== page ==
The IDF is set to deploy a revolutionary new tunnel detection system along the Gaza Strip border, in an effort to better protect Israeli citizens from terrorist infiltration.
The new system was already successfully trialed in recent months along parts of the border, and is now expected to be expanded further, the daily newspaper Yedioth Aharonot reported Thursday.
An exact time-frame for its deployment was not made immediately clear.
A first of its kind in the world, the system includes a series of sensors that will provide data, deciphered by advanced algorithms, allowing security forces to accurately detect and locate tunnel-digging operations, the report said.
Attack tunnels extending into Israeli territory prompted an Israeli ground invasion into Gaza during Operation Protective Edge, which began in July and lasted for 50 days.
Destroying the tunnel threat was one of Israel’s goals during the summer’s military campaign, which saw over 2,100 people killed in Gaza and tens of thousands more left homeless, according to Palestinian and UN tallies, and 72 people killed in Israel. Eleven Israeli soldiers were killed inside Israel by Hamas gunmen emerging from the cross-border tunnels.
Full deployment of the system, developed by the Director of Research and Development in the Defense Ministry in cooperation with Israeli industries, is pending government approval and the allocation of designated funds.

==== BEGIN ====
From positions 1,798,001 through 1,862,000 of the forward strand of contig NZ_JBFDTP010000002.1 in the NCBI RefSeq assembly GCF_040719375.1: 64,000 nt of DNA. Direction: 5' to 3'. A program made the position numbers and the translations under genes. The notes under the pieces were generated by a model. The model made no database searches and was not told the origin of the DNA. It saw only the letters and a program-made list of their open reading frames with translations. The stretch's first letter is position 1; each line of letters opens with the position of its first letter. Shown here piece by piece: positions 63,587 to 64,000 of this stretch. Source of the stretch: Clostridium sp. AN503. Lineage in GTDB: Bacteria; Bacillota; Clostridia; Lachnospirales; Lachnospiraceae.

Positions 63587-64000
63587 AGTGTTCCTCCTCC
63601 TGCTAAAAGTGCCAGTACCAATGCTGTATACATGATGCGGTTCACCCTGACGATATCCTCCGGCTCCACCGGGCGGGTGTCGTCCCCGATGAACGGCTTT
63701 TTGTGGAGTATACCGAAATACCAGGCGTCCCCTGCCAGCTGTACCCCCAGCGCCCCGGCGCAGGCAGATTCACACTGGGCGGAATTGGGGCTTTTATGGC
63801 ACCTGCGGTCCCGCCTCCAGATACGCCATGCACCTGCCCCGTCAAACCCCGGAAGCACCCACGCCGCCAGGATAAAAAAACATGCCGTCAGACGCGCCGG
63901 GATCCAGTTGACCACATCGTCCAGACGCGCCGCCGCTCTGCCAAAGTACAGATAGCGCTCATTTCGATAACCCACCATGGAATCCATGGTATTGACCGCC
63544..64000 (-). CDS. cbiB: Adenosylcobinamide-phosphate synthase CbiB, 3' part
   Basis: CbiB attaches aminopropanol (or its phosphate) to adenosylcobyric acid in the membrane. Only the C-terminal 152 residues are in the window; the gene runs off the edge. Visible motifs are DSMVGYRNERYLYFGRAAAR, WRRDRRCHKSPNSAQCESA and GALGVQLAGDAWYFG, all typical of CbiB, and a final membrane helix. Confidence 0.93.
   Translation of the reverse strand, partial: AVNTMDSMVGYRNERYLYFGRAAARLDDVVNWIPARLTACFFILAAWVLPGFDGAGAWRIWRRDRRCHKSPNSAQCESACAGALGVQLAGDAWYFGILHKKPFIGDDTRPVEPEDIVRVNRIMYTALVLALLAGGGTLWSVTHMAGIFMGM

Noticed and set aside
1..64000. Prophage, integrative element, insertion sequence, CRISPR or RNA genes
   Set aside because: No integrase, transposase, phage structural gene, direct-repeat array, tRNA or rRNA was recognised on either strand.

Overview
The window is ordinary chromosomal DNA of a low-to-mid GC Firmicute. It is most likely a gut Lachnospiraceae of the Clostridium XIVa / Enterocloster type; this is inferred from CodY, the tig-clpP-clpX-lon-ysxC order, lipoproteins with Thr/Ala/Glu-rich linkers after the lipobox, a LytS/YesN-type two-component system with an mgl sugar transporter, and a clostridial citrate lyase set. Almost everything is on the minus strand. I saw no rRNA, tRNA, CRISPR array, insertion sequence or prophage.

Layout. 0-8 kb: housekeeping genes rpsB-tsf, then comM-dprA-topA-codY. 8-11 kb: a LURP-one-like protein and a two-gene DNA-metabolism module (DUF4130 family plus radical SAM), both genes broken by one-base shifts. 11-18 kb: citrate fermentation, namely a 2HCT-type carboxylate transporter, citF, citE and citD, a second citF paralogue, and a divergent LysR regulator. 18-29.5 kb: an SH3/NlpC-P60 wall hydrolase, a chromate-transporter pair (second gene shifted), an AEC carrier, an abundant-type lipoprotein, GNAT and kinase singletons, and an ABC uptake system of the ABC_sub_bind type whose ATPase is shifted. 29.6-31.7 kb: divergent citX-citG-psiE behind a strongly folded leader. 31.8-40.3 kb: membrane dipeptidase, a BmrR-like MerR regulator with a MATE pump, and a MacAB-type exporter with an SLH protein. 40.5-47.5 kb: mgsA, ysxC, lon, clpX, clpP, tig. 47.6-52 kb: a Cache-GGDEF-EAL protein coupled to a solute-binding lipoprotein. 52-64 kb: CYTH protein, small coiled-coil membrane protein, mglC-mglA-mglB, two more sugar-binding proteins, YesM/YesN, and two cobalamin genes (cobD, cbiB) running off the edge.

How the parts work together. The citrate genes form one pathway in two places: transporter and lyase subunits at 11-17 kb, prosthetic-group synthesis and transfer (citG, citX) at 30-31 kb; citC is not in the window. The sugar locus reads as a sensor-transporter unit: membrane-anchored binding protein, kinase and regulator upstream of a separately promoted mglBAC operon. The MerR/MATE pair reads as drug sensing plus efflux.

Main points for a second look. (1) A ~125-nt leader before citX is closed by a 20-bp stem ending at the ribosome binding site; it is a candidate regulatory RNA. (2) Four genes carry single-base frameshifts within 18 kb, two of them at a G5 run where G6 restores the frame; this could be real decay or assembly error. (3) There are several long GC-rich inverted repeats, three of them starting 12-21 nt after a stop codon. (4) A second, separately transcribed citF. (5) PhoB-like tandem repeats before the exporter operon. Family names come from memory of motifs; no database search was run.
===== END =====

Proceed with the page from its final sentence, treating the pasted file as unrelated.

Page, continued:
The Times of Israel reported on Wednesday that Hamas has begun using heavy machinery and engineering tools to accelerate the excavation of attack tunnels leading from the Gaza Strip under the Israeli border. The equipment, sources in the Palestinian enclave said, includes small bulldozers with the ability to maneuver in tight spaces. From the Israeli side of the border, larger tractors are clearly visible above the ground as the machines prepare the tunnel entries.
The Gaza-based terrorist organization has been using whatever cement it can get its hands on for the construction of the tunnels, and fortifying the walls of its underground structures with wood as well.
Security officials told The Times of Israel last month that Hamas has invested considerable effort in digging a new tunnel network within the coastal enclave, as well as several tunnels meant for eventual cross-border attacks.
The evidence of digging can be seen from the Israeli side of the border, and residents of frontier towns have documented the construction some several hundred meters from the border.
Alon Shuster, head of Sha’ar Hanegev Regional Council, told Yedioth Aharonot that he closely followed the government and military efforts to develop the means to combat the Hamas tunnel threat. “This advancement provides an additional layer of security for the residents,” he said.
Amit Caspi of Kibbutz Kerem Shalom – one of three communities that lie within a kilometer from Gaza – said the tunnels mostly threaten the residents’ morale. “We view it as an unsolvable threat, so if indeed there was a breakthrough, although we know there can be no total solution, it can greatly improve our personal security,” he said.
“I hope it helps save lives and improves our quality of life.”.
Avi Issacharoff contributed to this report.
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